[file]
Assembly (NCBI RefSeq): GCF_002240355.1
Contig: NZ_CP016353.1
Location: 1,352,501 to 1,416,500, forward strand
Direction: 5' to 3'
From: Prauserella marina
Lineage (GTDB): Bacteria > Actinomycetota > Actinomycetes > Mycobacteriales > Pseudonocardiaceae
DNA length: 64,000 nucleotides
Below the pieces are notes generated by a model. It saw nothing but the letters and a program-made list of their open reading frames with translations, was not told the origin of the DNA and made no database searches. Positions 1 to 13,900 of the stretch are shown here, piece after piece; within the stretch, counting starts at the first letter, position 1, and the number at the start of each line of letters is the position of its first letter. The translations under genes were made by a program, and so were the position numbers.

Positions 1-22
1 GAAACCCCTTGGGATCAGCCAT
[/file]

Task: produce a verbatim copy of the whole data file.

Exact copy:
Assembly (NCBI RefSeq): GCF_002240355.1
Contig: NZ_CP016353.1
Location: 1,352,501 to 1,416,500, forward strand
Direction: 5' to 3'
From: Prauserella marina
Lineage (GTDB): Bacteria > Actinomycetota > Actinomycetes > Mycobacteriales > Pseudonocardiaceae
DNA length: 64,000 nucleotides
Below the pieces are notes generated by a model. It saw nothing but the letters and a program-made list of their open reading frames with translations, was not told the origin of the DNA and made no database searches. Positions 1 to 13,900 of the stretch are shown here, piece after piece; within the stretch, counting starts at the first letter, position 1, and the number at the start of each line of letters is the position of its first letter. The translations under genes were made by a program, and so were the position numbers.

Positions 1-22
1 GAAACCCCTTGGGATCAGCCAT